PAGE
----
Sackcloth to Pajamas - This Writer's LifeThis cross-stitch was on the wall in the dining room of my childhood home. Mom hung it at a height – intentionally or not, I cannot say – where I would see it at every meal. It was just over my dad’s right shoulder, and I read it every time I saw it

Kwit Cher Belli Akin.  Quit Your Belly-Aching. Quit Complaining.

The translation was instantaneous.

I don’t know if Mom stitched this piece herself – I expect she did – but I can surmise why she hung it there, though I never thought to ask.  “No whining” was a regular refrain in our house. My parents taught us early that a casual and constant lament that was accompanied by a certain nasal tone was not the way to what we needed or wanted.

I imagine Mom learned early not to complain. She was raised by two of the neediest people I have ever known: my grandmother, who was by any standard today very unwell mentally, and my grandfather, who was a womanizing patriarch who never met a stranger except for perhaps his own children. I loved both of my grandparents dearly, and I didn’t know their foibles as a child . . . but that is one of the consequences of having the people we love with us when we know better – well, we know them better, too.

So that my mom learned early not to complain, well, I can understand that.  There wasn’t room for her needs in that house, of that I am sure.


As a highly sensitive person and a verbal processor, I talk through my pain a lot. I’m not looking for solutions or sometimes even comfort. Mostly, I’m looking to understand my own experience and feelings and to be heard.I’m super-conscientious about becoming a burden to people, and yet, I really, really need to speak out, well, everything to feel balanced and well.   I imagine I was a difficult chid to parent. . .

And here, then, is where writing has saved me. It has given me a place to complain, a space in which I can lament and rage and weep. It has given me wide, open fields in which I can pour my joy and my sorrow in whatever measure they come. . . I can belly-ache all I’d like on the page.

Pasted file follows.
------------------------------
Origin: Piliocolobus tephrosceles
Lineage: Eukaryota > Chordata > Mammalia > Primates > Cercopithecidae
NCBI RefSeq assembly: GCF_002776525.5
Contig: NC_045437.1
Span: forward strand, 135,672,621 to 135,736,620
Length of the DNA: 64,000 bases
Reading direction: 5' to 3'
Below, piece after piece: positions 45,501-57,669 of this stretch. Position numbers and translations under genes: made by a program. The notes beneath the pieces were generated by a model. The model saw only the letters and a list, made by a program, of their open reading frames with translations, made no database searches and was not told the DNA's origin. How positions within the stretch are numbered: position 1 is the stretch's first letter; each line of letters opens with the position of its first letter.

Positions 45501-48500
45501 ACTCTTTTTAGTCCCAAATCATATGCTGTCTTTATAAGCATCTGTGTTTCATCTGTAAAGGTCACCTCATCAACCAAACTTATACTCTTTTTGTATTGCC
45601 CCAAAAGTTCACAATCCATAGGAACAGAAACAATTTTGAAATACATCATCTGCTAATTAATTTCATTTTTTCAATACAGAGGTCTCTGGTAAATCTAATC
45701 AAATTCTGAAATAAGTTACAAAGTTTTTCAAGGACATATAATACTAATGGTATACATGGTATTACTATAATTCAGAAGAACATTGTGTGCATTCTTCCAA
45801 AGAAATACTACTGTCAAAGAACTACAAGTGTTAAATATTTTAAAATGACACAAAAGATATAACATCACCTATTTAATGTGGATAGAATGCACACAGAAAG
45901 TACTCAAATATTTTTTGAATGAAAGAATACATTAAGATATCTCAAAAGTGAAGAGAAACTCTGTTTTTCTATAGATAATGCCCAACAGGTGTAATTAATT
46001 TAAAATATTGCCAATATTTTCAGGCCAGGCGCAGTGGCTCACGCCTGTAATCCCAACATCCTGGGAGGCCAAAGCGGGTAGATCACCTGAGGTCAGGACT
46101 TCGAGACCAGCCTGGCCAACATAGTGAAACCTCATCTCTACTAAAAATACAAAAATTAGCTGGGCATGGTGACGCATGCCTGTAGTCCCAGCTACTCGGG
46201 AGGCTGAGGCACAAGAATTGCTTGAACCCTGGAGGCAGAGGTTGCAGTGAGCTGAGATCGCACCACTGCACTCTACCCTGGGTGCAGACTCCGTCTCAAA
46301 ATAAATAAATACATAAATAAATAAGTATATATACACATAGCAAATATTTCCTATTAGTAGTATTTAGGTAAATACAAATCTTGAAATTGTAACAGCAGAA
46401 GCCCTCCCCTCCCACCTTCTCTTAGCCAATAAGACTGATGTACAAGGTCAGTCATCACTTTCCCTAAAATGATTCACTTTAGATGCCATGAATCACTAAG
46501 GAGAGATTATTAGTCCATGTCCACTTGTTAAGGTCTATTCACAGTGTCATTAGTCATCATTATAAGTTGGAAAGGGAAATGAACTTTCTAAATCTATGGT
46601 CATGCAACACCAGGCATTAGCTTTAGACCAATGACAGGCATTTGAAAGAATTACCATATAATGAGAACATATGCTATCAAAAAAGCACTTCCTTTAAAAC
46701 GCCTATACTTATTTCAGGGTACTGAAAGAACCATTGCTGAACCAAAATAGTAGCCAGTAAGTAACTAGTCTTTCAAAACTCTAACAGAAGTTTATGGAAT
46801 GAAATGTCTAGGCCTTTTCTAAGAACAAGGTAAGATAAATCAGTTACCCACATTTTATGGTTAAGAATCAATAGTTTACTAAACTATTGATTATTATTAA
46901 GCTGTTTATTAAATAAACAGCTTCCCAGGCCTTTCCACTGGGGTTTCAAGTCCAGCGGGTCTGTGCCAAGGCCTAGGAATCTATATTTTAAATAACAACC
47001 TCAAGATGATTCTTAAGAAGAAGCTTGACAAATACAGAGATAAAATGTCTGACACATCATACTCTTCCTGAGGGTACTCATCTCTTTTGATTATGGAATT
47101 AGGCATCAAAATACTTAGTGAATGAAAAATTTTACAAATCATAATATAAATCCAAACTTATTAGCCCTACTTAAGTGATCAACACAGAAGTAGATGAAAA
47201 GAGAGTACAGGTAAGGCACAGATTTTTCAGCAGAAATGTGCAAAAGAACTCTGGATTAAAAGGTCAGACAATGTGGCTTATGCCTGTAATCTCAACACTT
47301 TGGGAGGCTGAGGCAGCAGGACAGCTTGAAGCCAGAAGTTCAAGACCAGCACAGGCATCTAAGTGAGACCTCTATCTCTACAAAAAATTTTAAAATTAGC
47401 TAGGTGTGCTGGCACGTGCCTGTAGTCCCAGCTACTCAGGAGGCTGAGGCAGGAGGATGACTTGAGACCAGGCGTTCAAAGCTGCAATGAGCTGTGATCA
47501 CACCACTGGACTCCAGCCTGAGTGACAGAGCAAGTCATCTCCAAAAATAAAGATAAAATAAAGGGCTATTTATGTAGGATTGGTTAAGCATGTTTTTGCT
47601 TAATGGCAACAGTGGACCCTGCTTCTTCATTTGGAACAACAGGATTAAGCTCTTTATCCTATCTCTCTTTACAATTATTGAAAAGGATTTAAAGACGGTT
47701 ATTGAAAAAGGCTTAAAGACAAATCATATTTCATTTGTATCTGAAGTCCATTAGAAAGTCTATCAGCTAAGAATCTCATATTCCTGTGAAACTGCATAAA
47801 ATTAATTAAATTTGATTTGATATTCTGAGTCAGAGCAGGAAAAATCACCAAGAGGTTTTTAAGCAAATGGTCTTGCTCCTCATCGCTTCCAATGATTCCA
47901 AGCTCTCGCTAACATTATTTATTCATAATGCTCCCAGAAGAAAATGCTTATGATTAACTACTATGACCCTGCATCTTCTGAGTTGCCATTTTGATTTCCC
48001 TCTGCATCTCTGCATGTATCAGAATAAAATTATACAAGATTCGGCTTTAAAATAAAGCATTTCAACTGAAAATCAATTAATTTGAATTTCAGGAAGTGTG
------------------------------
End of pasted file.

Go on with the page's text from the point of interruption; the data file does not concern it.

Writing is my life-saving, life-giving practice.


The stories I love best, the writing that speaks most to me is the work that is as vulnerable as it can be without expecting me to attend to the people on those pages. In these pieces, I can see the author or the protagonist open herself up so that I can witness the suffering and the steps toward healing.  Too little vulnerability, and I feel distant. Too little healing, and I feel dumped on.

Maybe that, then, is the difference between honest lament and whining. Maybe the steps toward healing, the willingness to be vulnerable about our own culpability, maybe that’s where the belly-aching stops and the truth-telling begins.

So when I write, that first draft is a bleeding, a release of all the sorrow or frustration, all the giddiness or the glory I feel. But the revision, the revision is when I find the honest study of my own responsibility. There, I pray, I tell stories that draw people in so that they can see themselves in the story and not feel overrun by pain.  It’s the tailoring of sackcloth into pajamas.


Dad is cleaning out his house and brought by a bunch of things, including a number of cross-stitch works that Mom made.  I’m going to hang the Kwitcherbelliakin piece on the wall in our dining room, as a reminder to myself that I need space for lament, and that the page listens and listens well . . . and that it takes more crafting for people to do the same.


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